Gangsta Boo: Three 6 Mafia member and Southern rap pioneer dies aged 43 | Rap

Gangsta Boo, a former member of Memphis rap group Three 6 Mafia, has died at the age of 43, his bandmate DJ Paul has confirmed. No cause of death has been shared.

The rapper, born Lola Chantrelle Mitchell, joined the group in 1995, after which he changed his name from Triple Six Mafia to Three 6 Mafia. That year she appeared on their debut album, Mystic Stylez, which became a cult classic, a Southern hip-hop record and – with lyrics delving into gore and the occult – a defining example of the Horrorcore genre. .

The album “paved the way for an entire subset of Memphis rap and would influence artists for decades to come,” Complex reviewer Justin Ivey wrote on the 20th anniversary of its release. The magazine described Gangsta Boo’s delivery as “commanding, taking over any lead when it arrives.”

This started a wave of mainstream success for the band. In 1996 they released Chapter 1: The End, and signed with Sony to release Chapter 2: World Domination a year later, which was certified gold with sales of over 800,000 in the United States.

The band’s own label, Hypnotize Minds, released Gangsta Boo’s debut solo album, Inquiring Minds, in 1998, which peaked at No. 15 on the US Top R&B/Hip-Hop Albums chart and produced the enduring hit Where Dem. Dollars At.

Gangsta Boo: Where Are the Dolls – vidéo

Musicians including Missy ElliotQuestlove, GloRilla, Ty Dolla$ign, Flo Milli and Cut paid tribute to Gangsta Boo. “I don’t have the words yet,” the Run the Jewels rapper El-P wrote on Instagram. “I just know that we lost part of our family today. we love you Lola. Thank you my friend. our sister forever.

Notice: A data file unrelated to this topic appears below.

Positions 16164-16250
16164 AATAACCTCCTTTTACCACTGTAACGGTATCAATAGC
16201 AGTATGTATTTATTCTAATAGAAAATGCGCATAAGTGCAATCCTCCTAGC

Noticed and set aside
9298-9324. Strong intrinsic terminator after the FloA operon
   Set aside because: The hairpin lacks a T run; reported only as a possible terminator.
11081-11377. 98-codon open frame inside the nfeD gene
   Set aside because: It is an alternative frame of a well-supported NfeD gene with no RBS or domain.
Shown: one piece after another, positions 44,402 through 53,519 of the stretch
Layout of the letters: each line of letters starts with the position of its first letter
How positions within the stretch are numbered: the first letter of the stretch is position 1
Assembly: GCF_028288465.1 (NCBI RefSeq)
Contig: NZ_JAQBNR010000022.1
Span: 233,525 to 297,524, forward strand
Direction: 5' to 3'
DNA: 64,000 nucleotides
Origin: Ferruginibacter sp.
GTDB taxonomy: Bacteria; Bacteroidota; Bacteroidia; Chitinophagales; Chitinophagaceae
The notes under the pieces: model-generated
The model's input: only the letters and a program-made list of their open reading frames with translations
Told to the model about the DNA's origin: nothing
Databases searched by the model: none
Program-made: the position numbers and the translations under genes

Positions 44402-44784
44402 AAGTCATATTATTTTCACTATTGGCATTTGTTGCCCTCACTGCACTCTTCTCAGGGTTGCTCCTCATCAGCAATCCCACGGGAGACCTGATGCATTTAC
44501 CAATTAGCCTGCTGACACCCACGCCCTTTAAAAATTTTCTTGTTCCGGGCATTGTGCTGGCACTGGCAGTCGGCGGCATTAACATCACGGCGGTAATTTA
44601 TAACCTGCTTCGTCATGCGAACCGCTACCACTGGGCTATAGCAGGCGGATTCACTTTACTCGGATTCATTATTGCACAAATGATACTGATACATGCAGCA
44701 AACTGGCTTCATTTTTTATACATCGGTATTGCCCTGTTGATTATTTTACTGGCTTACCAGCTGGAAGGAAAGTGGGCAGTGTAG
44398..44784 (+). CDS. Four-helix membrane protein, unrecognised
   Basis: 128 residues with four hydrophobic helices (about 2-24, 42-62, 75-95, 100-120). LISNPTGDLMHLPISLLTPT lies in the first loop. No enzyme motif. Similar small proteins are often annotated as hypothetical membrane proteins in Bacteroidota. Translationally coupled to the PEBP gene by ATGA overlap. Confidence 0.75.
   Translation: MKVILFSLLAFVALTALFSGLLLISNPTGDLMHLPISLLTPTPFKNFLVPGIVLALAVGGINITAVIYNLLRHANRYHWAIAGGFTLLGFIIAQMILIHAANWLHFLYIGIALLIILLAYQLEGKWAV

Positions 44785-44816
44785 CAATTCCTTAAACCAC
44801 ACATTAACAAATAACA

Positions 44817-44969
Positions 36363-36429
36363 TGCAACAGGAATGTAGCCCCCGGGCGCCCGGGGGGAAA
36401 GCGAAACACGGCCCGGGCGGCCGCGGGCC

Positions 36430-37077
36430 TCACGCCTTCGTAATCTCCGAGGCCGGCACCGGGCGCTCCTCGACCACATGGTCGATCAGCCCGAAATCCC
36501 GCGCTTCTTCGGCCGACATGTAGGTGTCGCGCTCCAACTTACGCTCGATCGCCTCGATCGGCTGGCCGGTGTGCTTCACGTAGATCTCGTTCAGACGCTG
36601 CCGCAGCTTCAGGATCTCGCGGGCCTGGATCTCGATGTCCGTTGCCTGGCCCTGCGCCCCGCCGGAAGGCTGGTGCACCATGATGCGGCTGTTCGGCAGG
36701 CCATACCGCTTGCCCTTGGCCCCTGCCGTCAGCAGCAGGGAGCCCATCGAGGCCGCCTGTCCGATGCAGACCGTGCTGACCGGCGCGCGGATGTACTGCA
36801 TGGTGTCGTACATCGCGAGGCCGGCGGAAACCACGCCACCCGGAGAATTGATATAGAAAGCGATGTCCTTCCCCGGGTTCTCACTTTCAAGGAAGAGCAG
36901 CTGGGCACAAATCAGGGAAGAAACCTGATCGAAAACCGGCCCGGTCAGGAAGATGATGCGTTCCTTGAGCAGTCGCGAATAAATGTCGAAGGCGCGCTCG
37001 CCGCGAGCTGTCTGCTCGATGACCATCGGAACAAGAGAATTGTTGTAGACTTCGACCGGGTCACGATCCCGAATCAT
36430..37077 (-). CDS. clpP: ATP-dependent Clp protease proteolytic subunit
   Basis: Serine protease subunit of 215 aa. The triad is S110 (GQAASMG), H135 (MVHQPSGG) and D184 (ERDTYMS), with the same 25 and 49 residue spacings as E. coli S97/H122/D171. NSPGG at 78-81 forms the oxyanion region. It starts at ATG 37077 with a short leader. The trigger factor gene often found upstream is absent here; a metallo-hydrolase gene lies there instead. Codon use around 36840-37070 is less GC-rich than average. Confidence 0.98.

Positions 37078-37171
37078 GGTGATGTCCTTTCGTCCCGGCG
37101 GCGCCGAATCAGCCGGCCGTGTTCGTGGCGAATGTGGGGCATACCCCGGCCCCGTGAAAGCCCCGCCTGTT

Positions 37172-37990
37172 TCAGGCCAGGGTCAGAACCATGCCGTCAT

Gangsta Boo was born in Memphis on August 7, 1979 and started rapping as a teenager, having written poetry from an early age. “I come from a middle-class family that kind of moved to the neighborhood after my parents divorced, so I had the best of both worlds,” she told iD magazine in 2014. . “It’s just Memphis. It’s ratchet.

She caught the attention of her classmate DJ Paul when she rapped on a talent show at the age of 14. in 2012. “I was asked to be on more Three 6 Mafia songs and I just got into the band like that. People kept asking me. She was 15 when she recorded her verses for Mystic Stylez.

Now considered a pioneer of women’s rap, Gangsta Boo told iD that she is made aware on a daily basis of how women are treated differently in hip-hop. “Men are more chauvinistic than they even think, really. I’ve had to go through some things where I’ve had to push a boob or two to get things done, while a man doesn’t. He need only scratch their balls and shake hands with a CEO to get their deal signed.

Three 6 Mafia: Tear Da Club Up – vidéo

Although isolated in her field, she declined the music industry’s game of pitting female rappers against each other. “Everyone is different, I don’t consider it a competitive sport. I prefer to compete with these guys. I don’t really watch these female dogs.

Three 6 Mafia’s 2000 album When the Smoke Clears: Sixty 6, Sixty 1 was certified Platinum. This would be Gangsta Boo’s last album with the band. She left to focus on her solo career, but around the release of her second album, Both Worlds*69, she took a break from the spotlight, finding Christianity to provide relief from issues such as depression, addiction and the feeling that she was “being sabotaged in my own camp”.

She would release another solo album, Inquiring Minds II: The Soap Opera, in 2003 – and a collaborative EP, Witch, with rapper Three 6 Mafia La Chat, in 2014.

In 2012, she told Passion of the Weiss that she dreamed of leaving rap to open a beauty shop or work as an executive in the music industry: “I’m just not going to waste my time and the rest of my years trying to detonate standing up, as they say.

Over the past two decades, Gangsta Boo has collaborated with Outkast, Lil Jon, TI, E-40, Run the Jewels, Blood Orange, Gucci Mane, Junglepussy, Yelawolf, and Latto.

She intended to release a new project in 2023, she told Billboard in December. “I have to respectfully and humbly admit that I’m the role model. I hear my cadence in a lot of rapping men and women,” Gangsta Boo told the magazine.

“I used to run away from him. Before, I didn’t even want to give myself flowers because I was so discreet and humble, but I’m on a fucking shit. It’s time to claim what’s mine. I’m one of the main bitches.

theguardian Gt

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